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Pupils take steps to beat obesity

London, Aug 16: A report has called for car exclusion zones around schools to help tackle global warming and obesity, but a Norfolk primary school has enjoyed success with a rewards scheme encouraging pupils to walk.

The Institute for European Environmental Policy (IEEP) has called for the exclusion zones, saying over-use of cars is fuelling the "twin crises" of global warming and an obesity epidemic.

Pupils at Millfield Primary School have already taken action, with a walk-to-school scheme in which they exchange "walking tokens" for healthy rewards.

A series of stamping machines, designed by the students, have been erected at points along the routes taken by children attending the school in North Walsham.

Since May, pupils have been encouraged to stamp tokens as they walk or cycle to class and exchange them for a range of rewards including healthy snacks, stationery and a choice of Friday afternoon activities.

School bursar Lesley Freezer said: "There are a lot more children walking to school and parents are making a point of parking away from the school and walking in with the children, rather than driving to the school gates."

She added: "It has also made an impact on the traffic congestion with a lot less cars parking near the school."

'Novel'
It is estimated that the "Stamp Stanley" scheme has removed 200 cars from the school run.

The IEEP said that if people walked one more hour a week, it could mean a reduction in average weight of up to two stones in a decade.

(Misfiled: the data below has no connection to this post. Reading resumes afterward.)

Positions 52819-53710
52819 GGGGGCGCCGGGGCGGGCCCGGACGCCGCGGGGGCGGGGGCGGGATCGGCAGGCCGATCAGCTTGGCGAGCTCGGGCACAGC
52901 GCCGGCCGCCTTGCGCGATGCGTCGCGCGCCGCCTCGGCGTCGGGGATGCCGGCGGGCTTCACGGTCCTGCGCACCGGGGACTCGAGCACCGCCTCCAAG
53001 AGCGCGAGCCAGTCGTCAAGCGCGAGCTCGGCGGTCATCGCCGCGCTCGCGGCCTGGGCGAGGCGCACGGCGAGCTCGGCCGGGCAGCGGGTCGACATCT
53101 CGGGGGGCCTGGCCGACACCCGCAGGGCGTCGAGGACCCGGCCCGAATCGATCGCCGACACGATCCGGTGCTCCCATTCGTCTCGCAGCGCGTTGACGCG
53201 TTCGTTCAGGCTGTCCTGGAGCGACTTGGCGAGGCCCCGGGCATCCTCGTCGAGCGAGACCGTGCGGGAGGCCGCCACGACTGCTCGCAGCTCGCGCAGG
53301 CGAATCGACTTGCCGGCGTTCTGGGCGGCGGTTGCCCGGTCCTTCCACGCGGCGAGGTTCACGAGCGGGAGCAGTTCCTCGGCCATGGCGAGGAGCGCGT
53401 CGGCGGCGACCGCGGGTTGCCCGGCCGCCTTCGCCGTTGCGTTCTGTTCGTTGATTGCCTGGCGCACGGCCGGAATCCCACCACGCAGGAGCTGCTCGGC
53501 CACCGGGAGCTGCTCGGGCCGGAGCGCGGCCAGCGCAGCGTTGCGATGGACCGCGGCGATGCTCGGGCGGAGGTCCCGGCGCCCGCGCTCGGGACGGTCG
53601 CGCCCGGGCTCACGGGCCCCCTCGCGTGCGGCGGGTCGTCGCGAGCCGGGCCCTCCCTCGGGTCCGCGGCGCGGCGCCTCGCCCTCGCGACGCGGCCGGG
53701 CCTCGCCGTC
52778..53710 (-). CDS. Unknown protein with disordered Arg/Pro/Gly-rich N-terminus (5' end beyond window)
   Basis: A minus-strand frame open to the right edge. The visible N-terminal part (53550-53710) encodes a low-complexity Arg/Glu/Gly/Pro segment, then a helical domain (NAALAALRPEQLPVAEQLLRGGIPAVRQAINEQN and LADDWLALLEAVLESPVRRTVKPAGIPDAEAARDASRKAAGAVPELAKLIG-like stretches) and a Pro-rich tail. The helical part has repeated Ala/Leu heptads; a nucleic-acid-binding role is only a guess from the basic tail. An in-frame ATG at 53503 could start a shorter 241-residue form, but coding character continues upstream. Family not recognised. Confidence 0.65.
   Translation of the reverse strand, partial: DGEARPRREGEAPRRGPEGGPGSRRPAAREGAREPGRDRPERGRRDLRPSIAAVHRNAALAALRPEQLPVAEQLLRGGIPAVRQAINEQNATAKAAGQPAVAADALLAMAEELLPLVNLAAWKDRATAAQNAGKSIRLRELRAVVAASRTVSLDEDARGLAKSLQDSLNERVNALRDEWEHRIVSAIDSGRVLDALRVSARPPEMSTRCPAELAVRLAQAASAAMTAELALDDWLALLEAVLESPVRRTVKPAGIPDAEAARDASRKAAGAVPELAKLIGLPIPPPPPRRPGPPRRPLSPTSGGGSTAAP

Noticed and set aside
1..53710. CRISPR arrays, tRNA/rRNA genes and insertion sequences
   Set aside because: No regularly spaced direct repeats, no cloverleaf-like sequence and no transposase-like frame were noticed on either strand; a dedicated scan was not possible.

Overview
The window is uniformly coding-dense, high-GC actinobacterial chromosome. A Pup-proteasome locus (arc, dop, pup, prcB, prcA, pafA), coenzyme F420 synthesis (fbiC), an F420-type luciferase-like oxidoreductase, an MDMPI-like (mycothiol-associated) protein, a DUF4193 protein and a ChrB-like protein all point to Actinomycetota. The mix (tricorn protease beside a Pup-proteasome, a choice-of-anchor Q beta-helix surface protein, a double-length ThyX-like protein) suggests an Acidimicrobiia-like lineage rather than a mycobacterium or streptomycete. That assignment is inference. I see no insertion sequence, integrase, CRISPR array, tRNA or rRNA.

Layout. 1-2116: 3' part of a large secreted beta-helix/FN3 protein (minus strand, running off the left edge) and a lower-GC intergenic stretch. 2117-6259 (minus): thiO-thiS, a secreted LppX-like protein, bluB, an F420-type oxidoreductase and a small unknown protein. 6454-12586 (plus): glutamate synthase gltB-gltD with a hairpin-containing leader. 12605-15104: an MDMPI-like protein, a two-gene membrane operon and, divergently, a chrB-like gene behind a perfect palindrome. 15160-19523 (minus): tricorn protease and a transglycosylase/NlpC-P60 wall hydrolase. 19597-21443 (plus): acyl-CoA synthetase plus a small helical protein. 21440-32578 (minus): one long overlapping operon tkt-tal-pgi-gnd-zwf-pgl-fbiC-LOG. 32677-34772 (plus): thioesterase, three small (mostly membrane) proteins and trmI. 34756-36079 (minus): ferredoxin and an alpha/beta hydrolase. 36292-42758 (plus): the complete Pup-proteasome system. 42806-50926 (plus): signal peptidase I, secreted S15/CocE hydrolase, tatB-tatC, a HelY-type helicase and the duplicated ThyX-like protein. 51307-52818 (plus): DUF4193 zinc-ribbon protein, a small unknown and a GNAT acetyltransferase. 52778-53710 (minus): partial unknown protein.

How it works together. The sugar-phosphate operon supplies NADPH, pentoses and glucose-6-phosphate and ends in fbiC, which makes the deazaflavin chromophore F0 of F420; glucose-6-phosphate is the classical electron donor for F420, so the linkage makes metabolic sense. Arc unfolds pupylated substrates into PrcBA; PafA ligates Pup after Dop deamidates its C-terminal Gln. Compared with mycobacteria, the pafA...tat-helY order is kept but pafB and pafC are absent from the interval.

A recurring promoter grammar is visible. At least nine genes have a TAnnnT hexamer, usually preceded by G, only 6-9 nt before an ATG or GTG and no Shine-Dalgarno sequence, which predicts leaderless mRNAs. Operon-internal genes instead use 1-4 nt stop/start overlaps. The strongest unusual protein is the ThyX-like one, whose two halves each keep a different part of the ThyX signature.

It also said that the additional walking could displace at least 11 million tonnes of carbon dioxide from cars.

In addition to the exclusion zones for schools, the report also called for the government to invest heavily in making Britain's streets more attractive to walk in.

Ms Freezer said that the children found the purple shoe-shaped stamping machines - a reference to the carbon footprint - "attractive" and "novel".

As a result of the project, Millfield Primary School has been selected to represent England and Northern Ireland in a European environmental competition.

Head teacher Cathy Parkinson said: "The judges were particularly impressed with the level of work and commitment amongst staff and pupils to tackle sustainable travel issues, the high success rate of the project within the school and the benefits experienced by the wider community."

The school's entry will be judged against other schemes submitted by schools in England, Northern Ireland, Italy, Germany and Spain to the Eco-Schools' Environment and Innovation project.

The organisation will distribute almost 20,000 euros (13,500) to winning schools in the form of a grant, helping them put their ideas into action and undertake work with the local community.

In May, Millfield Primary School was awarded 500 and a trophy by Norfolk County Council for its school travel plans including the Stamp Stanley initiative.

Another 11 schools in the county were highly commended by the council for their plans to improve the environment and pupils' health. Initiatives praised included "Bike Breakfasts" and "Traffic Free Fridays" schemes.

BBC News
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